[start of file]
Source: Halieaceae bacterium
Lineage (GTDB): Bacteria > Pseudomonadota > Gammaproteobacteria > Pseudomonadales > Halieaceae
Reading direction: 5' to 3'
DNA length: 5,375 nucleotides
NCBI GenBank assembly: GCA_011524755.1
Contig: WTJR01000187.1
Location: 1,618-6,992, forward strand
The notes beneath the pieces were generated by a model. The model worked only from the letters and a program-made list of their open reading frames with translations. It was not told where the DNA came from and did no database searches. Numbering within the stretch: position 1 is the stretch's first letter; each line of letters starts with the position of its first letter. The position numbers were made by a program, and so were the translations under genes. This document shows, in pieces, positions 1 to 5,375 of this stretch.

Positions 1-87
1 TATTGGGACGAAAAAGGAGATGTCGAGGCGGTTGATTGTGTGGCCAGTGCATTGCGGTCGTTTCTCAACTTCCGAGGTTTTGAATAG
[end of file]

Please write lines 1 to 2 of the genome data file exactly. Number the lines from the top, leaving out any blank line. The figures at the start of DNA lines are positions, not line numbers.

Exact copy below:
Source: Halieaceae bacterium
Lineage (GTDB): Bacteria > Pseudomonadota > Gammaproteobacteria > Pseudomonadales > Halieaceae